“100 % of the ocean floor mapped by 2030”
The mission statement for the UN-backed Seabed 2030 project sounds ambitious given only 6% of the seabed was mapped in detail (by modern standards) in 2017 when the project was launched and, as of end-2022, the coverage stands at just 23.4%. While mapping the remaining three quarters of our planet’s ocean floor in just eight years may seem like a herculean task, efforts to meet this goal are accelerating and, as highlighted in a fascinating interview with Dawn Wright – a geologist and oceanographer who last summer descended the deepest point on our planet, Challenger Deep – technology is on our side.
Satellite gravity measurements reveal the general shape of the seabed but this approach can only resolve features to within a few kilometres. Seabed 2030 is aiming for “the best possible resolution within practical limits”, meaning 100 x 100 m resolution for the shallowest seabed (<1.5 km depth) and 800 x 800 m resolution for the very deepest parts of the ocean, which requires echo-beam sounders attached to marine vessels. It would take a single ship over 350 years to complete this task alone, so Seabed 2030 is calling on every sea-faring vessel – government, research or privately operated – to fit an (increasingly affordable) echo-sounder, measure as they go (no matter their route) and upload the data to the General Bathymetric Chart of the Oceans global grid (which is free and publicly available).
While this approach has proved fruitful, the success of the project ultimately relies on automated vehicles. Global competitions such as the $7m Shell Ocean Discovery XPRIZE, which challenged teams to “advance deep-sea technologies for autonomous, fast, high-resolution ocean exploration”, help drive innovation. The GEBCO-Nippon Foundation Alumni Team triumphed in 2019 by developing an unmanned surface vessel that can launch and recover an autonomous underwater vehicle, mapping swathes of the seabed and reporting the data without human intervention in an approach that significantly reduces the time, cost and carbon emissions associated with ocean mapping missions. Innovations like these will help steer Seabed 2030 across the finish line.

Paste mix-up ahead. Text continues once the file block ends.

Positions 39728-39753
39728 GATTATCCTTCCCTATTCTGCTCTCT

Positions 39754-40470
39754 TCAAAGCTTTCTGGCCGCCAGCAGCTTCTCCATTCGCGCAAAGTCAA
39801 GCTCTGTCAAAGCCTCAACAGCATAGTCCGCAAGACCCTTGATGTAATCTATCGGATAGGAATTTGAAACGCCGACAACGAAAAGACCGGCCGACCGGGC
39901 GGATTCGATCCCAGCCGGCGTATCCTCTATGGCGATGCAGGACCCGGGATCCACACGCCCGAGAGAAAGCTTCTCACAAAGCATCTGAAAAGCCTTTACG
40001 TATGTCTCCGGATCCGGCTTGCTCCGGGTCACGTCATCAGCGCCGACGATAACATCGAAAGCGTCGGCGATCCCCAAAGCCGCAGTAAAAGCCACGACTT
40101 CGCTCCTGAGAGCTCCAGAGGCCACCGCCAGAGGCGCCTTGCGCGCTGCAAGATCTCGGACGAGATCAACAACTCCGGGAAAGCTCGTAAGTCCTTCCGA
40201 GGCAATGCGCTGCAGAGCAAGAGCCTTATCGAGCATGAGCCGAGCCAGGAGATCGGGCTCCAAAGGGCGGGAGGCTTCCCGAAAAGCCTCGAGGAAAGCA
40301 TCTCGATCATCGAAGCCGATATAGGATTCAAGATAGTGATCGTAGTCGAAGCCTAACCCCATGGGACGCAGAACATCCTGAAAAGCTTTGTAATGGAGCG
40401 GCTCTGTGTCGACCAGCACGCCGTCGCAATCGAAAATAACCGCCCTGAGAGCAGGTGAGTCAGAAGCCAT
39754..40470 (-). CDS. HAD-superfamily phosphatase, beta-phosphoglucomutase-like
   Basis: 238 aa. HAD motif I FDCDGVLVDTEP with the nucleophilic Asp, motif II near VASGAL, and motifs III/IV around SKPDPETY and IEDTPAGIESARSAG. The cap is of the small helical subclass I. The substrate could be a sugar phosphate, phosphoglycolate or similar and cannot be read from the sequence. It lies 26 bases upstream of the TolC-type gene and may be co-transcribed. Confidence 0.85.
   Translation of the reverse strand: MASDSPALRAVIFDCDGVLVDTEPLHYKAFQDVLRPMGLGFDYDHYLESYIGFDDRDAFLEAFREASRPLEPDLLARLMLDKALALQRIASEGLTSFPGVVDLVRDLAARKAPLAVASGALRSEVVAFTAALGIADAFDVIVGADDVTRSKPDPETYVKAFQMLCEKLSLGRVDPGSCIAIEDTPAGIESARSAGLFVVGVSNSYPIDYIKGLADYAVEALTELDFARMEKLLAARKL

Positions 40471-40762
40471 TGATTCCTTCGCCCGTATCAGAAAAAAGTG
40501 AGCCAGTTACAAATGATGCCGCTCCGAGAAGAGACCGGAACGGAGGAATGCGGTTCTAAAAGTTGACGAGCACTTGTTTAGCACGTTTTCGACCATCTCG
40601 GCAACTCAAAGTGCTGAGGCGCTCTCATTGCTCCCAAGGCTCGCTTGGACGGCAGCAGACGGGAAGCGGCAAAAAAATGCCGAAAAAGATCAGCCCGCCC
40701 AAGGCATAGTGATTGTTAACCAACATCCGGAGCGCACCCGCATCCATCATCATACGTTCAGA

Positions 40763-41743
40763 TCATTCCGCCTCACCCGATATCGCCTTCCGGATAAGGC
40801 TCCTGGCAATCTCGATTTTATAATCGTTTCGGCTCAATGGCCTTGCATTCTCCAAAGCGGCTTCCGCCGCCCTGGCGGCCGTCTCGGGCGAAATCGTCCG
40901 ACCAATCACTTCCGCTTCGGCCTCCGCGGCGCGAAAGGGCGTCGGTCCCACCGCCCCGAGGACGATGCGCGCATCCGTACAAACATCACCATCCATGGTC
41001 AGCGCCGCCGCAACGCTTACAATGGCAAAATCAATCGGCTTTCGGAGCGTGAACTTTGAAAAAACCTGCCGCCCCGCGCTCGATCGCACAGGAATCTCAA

The sustainable use and management of the marine realm requires not only knowledge of bathymetry, but also a good understanding of the geology. So, the British Geological Survey are combining the detailed bathymetry with other data, such as seismic surveys and core samples, to create fine-scale offshore geological maps – as exemplified by our striking cover. The maps stimulated considerable discussion among our editorial panel who highlighted, for example, the potential to inform on the siting of a geological disposal facility for nuclear waste, extraction of large volumes of sand and gravel for the construction industry, or even to guide investigations into where prehistoric peoples lived and hunted. The geoscience community is encouraged to explore these incredible new resources. It will be fascinating to see what big questions they help answer.
With President’s Day and the AGM approaching on 14 June, this edition also includes interviews with two awardees, Kathy Whaler and Emily Swaby, while the Annual Review sets out what the Society has achieved over the last year.
Amy Whitchurch, Executive Editor
- The Nippon Foundation-GEBCO Seabed 2030 Project; https://seabed2030.org/
- The Scientific Committee on Oceanic Research (2001) Improved Global Bathymetry: Final Report of SCOR Working Group 107. UNESCO 2001; https://scor-int.org/WG107Report.pdf
- The Shell Ocean Discovery XPRIZE. Discovering the mysteries of the deep sea; https://www.xprize.org/prizes/ocean-discovery